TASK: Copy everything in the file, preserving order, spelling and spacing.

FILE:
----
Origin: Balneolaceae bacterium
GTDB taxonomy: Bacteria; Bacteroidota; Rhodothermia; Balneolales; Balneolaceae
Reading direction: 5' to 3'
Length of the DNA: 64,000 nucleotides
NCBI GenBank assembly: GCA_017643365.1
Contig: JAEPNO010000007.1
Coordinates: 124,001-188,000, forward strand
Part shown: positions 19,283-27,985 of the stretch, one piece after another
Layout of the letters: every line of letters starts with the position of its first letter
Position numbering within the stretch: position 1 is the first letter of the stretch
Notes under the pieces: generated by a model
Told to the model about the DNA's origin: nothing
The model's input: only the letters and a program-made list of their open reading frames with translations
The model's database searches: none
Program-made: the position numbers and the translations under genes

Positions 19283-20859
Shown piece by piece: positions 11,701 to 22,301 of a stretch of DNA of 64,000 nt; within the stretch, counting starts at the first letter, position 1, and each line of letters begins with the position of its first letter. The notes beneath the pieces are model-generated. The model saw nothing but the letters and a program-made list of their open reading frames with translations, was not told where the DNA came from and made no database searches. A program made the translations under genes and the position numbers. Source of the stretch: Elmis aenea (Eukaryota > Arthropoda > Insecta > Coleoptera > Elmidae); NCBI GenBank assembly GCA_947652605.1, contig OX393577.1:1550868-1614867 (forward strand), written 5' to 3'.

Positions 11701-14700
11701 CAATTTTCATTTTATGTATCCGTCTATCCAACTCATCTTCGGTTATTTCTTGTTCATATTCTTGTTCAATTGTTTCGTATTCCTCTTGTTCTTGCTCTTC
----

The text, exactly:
Origin: Balneolaceae bacterium
GTDB taxonomy: Bacteria; Bacteroidota; Rhodothermia; Balneolales; Balneolaceae
Reading direction: 5' to 3'
Length of the DNA: 64,000 nucleotides
NCBI GenBank assembly: GCA_017643365.1
Contig: JAEPNO010000007.1
Coordinates: 124,001-188,000, forward strand
Part shown: positions 19,283-27,985 of the stretch, one piece after another
Layout of the letters: every line of letters starts with the position of its first letter
Position numbering within the stretch: position 1 is the first letter of the stretch
Notes under the pieces: generated by a model
Told to the model about the DNA's origin: nothing
The model's input: only the letters and a program-made list of their open reading frames with translations
The model's database searches: none
Program-made: the position numbers and the translations under genes

Positions 19283-20859
Shown piece by piece: positions 11,701 to 22,301 of a stretch of DNA of 64,000 nt; within the stretch, counting starts at the first letter, position 1, and each line of letters begins with the position of its first letter. The notes beneath the pieces are model-generated. The model saw nothing but the letters and a program-made list of their open reading frames with translations, was not told where the DNA came from and made no database searches. A program made the translations under genes and the position numbers. Source of the stretch: Elmis aenea (Eukaryota > Arthropoda > Insecta > Coleoptera > Elmidae); NCBI GenBank assembly GCA_947652605.1, contig OX393577.1:1550868-1614867 (forward strand), written 5' to 3'.

Positions 11701-14700
11701 CAATTTTCATTTTATGTATCCGTCTATCCAACTCATCTTCGGTTATTTCTTGTTCATATTCTTGTTCAATTGTTTCGTATTCCTCTTGTTCTTGCTCTTC